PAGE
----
Mr Nesbitt: You should; yes.

Mr K Buchanan: — people hide behind the screen. What is the problem with asking people when they are setting up a new Twitter account for information, such as where they live? If they were told, "You can, within reason, say what you like, but it will come back and bite you if you cross the line", what would be the issue with that?

Mr Nesbitt: Now you are —

Mr K Buchanan: You talk about free speech. I can say what I want, but, if I go too far, the buck stops with me.

Mr Nesbitt: You can do something separate from the Bill. If you are the operator of a website — say that it is, and all the other 89 MLAs can go on and type whatever they want — you could say, "Before you get an account, you must sign a contract with me. In signing that contract, you guarantee that you will not defame anybody, and that, if you do, you will take full responsibility". However, that is a separate issue.

Mr K Buchanan: Yes, fair enough. Thank you, Mike.

Mr O'Toole: Thank you for being really thorough today, Mike. Today, and at other evidence sessions — in fact, some of the questions that Keith just asked go back to this point — in scrutinising the Bill, I sense a conflation of the questions of online harm, bullying and the horrible vile abuse from people online and defamation. Those are two separate things. I should add, like everyone else, that I was utterly disgusted by the remarks made to Diane Dodds. That was possibly one of the most shocking examples that we have seen here of the depths of the depraved comments that people are willing to make anonymously on social media. Is it not important that we distinguish between abusive, bullying speech and defamation because they are two different things?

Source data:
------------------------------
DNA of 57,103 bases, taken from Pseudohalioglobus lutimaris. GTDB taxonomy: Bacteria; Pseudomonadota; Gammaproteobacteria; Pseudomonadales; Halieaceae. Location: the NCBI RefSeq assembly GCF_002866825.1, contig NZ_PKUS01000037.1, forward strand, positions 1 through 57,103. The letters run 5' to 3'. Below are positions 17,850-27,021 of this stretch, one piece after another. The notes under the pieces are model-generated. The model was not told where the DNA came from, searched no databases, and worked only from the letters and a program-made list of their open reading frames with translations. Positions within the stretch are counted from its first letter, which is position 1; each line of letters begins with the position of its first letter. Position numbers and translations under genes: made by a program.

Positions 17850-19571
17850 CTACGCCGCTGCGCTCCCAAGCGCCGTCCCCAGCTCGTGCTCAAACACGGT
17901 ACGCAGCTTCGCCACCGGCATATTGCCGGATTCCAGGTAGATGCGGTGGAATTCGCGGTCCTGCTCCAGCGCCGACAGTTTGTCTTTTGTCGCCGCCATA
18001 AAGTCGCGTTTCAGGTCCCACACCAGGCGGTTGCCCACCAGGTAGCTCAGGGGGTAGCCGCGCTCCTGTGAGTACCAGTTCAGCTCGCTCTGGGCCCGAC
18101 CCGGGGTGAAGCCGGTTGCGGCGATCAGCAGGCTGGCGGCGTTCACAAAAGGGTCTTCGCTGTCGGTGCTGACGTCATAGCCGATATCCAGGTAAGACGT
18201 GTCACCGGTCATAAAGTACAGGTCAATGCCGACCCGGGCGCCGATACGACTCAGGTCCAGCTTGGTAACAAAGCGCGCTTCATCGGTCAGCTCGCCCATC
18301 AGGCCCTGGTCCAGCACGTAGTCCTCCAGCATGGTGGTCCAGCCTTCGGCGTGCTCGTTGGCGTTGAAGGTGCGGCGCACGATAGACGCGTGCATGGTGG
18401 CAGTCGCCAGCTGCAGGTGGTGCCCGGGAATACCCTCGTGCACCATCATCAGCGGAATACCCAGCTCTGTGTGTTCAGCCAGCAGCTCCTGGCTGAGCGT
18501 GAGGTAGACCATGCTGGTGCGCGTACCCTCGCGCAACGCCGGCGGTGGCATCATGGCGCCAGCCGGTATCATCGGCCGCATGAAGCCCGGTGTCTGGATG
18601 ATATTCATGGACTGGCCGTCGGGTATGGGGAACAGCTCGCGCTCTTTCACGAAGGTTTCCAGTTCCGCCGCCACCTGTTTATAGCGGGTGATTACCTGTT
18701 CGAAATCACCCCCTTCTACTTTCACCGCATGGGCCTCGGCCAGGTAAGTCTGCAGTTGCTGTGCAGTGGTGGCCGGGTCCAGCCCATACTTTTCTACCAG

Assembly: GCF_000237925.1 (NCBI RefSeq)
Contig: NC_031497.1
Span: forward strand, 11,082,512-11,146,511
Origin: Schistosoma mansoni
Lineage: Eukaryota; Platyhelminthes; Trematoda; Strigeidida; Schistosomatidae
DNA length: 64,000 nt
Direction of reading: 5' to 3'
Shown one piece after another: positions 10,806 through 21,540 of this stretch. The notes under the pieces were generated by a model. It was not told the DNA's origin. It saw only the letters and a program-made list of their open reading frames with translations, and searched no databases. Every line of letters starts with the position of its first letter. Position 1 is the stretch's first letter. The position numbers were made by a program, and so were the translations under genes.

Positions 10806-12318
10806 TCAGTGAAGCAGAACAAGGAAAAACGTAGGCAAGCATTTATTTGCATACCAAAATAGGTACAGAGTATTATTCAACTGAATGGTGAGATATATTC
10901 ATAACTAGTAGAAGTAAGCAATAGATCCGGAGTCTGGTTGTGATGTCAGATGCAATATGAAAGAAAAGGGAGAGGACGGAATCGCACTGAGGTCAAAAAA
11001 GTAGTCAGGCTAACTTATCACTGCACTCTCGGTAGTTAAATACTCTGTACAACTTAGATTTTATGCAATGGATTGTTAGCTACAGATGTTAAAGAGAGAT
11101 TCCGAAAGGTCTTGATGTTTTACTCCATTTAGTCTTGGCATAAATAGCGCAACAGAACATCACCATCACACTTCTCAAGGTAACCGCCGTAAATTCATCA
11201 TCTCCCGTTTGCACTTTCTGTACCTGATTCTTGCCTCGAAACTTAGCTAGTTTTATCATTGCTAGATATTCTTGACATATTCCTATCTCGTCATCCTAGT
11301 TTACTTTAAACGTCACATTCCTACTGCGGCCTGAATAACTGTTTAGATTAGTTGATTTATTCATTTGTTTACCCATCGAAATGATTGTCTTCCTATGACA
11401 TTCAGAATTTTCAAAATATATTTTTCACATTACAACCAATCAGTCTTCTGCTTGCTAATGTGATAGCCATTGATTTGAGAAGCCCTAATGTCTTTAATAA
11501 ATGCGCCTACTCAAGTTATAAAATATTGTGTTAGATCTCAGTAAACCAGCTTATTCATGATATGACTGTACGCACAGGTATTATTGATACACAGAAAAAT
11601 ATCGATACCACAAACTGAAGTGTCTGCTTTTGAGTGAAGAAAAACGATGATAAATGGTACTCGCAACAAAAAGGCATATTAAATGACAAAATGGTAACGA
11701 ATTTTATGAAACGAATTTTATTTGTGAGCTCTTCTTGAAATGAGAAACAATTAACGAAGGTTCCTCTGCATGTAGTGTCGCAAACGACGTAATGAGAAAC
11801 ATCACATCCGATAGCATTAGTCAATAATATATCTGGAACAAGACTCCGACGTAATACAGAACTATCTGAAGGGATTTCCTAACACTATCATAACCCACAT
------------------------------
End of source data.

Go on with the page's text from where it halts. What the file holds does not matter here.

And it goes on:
Mr Nesbitt: They are, but they conflate. I do not want to get into the detail of the tweets that were aimed at Diane Dodds, but one that I read was clearly defamatory as well as abusive. It was clearly defamatory in ascribing to herself and her husband attitudes and behaviours. It was totally defamatory.

Mr Nesbitt: I take your broader point, which is why the proposal in clause 5 goes a certain distance to address issues. We need legislation that is beyond the remit of this jurisdiction to look more broadly at online defamation and cover the full gambit.